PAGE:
Economic development is often associated with arbitrary historical events or cultural oddities. The reality is much more complex, and two of the leading political economists of our age, Acemoglu and Robinson, go to great lengths to proof that institutions often play a decisive but invisible role in the success and failure of nations. The authors of Why Nations Fail spice up dry econometrics and empirical data with numerous historical and political examples, composing an entertaining read and defending an interesting thesis. Unlike many recent “pop-economics” books, one is never under the impression that the authors are oversimplifying or treating the reader as immature. Nevertheless, they also steer clear from an overtly academic tone, significantly lightening the book’s 500+ pages. Why is this book important? Because it highlights and aspect of politics and international relations which is often underplayed in day-to-day activities: the “soul” of institutions beyond its members. It also gives a fresh perspective on development policies.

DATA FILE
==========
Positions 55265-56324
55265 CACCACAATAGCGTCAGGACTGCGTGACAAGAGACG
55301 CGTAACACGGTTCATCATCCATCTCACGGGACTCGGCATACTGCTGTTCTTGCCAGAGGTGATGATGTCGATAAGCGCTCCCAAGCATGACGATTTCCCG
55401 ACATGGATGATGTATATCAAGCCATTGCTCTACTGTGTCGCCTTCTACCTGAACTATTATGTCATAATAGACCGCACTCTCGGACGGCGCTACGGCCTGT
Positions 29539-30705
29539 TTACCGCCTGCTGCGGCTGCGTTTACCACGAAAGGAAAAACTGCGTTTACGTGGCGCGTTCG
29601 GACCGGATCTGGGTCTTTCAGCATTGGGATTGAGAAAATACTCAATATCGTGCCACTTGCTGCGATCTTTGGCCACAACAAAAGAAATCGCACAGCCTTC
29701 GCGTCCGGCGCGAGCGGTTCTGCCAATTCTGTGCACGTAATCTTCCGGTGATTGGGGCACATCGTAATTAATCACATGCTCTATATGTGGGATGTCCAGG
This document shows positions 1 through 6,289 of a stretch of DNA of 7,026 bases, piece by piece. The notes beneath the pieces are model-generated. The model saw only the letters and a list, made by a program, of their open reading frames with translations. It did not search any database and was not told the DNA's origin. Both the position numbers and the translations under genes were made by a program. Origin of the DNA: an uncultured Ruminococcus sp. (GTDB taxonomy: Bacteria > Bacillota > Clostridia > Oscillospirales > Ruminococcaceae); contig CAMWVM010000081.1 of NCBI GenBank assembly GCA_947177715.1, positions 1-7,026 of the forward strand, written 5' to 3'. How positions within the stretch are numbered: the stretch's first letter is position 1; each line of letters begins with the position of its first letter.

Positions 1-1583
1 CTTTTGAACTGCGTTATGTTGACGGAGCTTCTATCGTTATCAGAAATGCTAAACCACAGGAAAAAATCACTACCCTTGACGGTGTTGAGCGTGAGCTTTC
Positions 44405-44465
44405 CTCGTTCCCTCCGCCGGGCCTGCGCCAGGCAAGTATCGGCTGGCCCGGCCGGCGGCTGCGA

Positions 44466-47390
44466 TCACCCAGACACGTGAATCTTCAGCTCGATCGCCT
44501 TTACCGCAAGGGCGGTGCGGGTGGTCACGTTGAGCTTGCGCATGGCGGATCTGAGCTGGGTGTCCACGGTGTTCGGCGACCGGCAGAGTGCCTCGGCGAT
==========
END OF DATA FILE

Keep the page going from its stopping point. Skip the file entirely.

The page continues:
Why Nations Fail, by D. Acemoglu and J. Robinson. 560 pages.